13. The USA was involved in the conflict, providing funding and military training to Salvadoran ‘death squads’ who were responsible for a number of atrocities. One of the most notable was the El Mozote massacre where over 1,200 men, women and children were killed.
(Source: The Atlantic)

14. El Salvador’s position on the Pacific ‘Ring of Fire’ makes it prone to volcanic eruptions and earthquakes. As such it is known as the ‘Land of Volcanoes’.
(Source: BBC News, CIA World Fact Book)

15. Some of the worst earthquakes struck the country in 2001 killing 1,200 people and rendering another one million homeless.
(Source: BBC News)

16. El Salvador has over 800 animal species, of which almost half are butterflies. There over 330 resident bird species and 170 migratory bird species. Additionally, there are a further 200 mammal species approximately.
(Source: Lonely Planet)

17. El Salvador is a world-class surfing destination and has hosted world surfing events. The country’s most notorious wave is Punta Roca which was featured in the iconic 70s surf movie Big Wednesday.
(Source: Lonely Planet, The Guardian)

Surfers in the waves near a beach
El Salvador’s surfing is world-class (Shutterstock)

18. Following Haiti, El Salvador is the second most deforested country in Latin America. Almost 85% of its forests have disappeared since the 1960s.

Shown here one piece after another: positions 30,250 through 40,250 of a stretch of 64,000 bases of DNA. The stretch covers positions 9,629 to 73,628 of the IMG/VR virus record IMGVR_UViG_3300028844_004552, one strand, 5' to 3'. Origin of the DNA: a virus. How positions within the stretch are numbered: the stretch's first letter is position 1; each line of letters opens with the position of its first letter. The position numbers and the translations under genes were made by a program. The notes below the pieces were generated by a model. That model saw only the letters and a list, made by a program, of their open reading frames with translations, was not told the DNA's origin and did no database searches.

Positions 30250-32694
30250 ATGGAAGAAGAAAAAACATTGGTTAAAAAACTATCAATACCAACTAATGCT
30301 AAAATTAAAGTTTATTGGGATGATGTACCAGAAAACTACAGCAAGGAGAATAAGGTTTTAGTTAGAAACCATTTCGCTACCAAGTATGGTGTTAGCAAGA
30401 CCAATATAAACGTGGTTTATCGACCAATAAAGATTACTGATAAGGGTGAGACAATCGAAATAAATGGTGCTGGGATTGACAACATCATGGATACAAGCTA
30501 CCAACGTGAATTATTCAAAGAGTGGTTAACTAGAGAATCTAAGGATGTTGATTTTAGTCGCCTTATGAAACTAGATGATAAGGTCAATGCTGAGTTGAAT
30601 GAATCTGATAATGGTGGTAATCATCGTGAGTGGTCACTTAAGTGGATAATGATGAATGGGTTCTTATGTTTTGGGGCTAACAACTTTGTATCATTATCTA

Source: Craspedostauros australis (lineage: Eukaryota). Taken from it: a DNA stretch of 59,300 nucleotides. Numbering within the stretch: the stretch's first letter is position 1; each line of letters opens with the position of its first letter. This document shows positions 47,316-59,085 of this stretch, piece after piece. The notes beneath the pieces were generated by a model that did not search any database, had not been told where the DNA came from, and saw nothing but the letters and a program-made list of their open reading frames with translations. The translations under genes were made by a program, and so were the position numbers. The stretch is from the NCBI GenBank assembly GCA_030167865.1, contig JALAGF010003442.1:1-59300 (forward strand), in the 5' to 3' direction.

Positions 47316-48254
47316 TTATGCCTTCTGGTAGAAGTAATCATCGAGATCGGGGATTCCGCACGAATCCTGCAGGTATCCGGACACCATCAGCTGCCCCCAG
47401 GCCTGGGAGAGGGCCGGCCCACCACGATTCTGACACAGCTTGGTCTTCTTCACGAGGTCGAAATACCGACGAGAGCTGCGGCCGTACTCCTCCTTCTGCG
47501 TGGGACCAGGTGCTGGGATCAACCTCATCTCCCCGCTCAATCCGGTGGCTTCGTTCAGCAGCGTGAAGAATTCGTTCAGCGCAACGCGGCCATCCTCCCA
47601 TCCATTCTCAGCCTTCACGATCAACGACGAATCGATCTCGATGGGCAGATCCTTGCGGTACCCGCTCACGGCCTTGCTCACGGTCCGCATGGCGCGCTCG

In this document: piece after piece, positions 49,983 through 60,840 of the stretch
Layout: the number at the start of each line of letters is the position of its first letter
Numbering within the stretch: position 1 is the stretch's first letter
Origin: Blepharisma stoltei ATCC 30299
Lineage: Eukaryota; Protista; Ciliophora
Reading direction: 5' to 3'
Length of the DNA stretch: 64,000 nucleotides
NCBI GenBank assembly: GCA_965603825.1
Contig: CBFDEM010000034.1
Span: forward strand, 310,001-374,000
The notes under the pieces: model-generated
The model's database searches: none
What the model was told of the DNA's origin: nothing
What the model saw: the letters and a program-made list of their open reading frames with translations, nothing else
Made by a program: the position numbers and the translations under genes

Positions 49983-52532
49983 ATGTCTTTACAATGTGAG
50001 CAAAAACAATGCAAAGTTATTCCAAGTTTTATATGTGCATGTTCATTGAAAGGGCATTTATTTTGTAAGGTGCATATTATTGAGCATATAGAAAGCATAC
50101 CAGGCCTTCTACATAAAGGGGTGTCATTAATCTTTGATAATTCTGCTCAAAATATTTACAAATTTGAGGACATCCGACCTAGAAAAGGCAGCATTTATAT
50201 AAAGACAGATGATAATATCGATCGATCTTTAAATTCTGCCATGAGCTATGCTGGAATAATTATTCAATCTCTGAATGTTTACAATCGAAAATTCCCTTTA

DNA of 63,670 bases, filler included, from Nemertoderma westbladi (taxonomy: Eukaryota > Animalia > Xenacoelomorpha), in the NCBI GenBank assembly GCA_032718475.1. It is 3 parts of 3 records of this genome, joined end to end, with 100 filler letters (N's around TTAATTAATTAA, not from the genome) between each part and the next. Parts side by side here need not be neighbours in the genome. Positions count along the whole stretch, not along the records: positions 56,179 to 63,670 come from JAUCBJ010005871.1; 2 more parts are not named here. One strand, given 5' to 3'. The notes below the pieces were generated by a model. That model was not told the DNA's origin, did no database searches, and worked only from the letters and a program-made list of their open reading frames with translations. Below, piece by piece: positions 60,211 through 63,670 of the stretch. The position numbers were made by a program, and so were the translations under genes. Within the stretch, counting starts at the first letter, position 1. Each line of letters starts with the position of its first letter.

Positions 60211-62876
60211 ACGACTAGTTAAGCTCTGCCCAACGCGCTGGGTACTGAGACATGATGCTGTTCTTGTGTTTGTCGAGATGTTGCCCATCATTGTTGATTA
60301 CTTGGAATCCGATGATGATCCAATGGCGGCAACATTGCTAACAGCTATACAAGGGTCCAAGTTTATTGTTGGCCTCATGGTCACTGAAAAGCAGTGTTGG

(Source: Mongabay)

19. Around 90 animal species in El Salvador are in danger of extinction. These include marine turtles, armadillos and at least 15 species of hummingbird.
(Source: Lonely Planet)

20. One of the most shocking facts about El Salvador is that it is one of only four countries in the world where abortion is illegal under all circumstances, even if the woman is raped. The law is applied mercilessly at times with instances of women who have had a miscarriage or a stillbirth being charged with murder or attempted murder.
(Source: The Guardian)

21. El Salvador has the highest murder rate in the world. The latest figures (from 2017), put intentional homicides at 62 per 100,000 people.
(Source: World Bank)

22. In August 2019, El Salvador celebrated only its eighth murder-free day since 2000. The last time it previously went a full day without a murder was January 2017, then January 2015, with another in 2013 and two in 2012.
(Source: Independent)

23. El Salvador is the only Central American country without a Caribbean coast.
(Source: Google Maps)

Map of Central America
El Salvador only has a Pacific coast (Shutterstock)

24. El Salvador currently has just one UNESCO World Heritage Site. Joya de Cerén is an archaeological site containing the remains of a pre-hispanic farming village that was was buried beneath a volcanic eruption in AD 600.
(Source: UNESCO)

25. El Salvador has never won an Olympic medal. It has also never participated in the Winter Olympics.
(Source: The Telegraph)

26. El Salvador fought the ‘100 Hour War’ – sometimes referred to as La guerra del fútbol (The Football War) – with neighbouring Honduras in 1969. Existing tensions between the countries coincided with rioting during a 1970 FIFA World Cup qualifier. The four-day conflict cost thousands of lives and uprooted thousands more.
(Source: BBC News)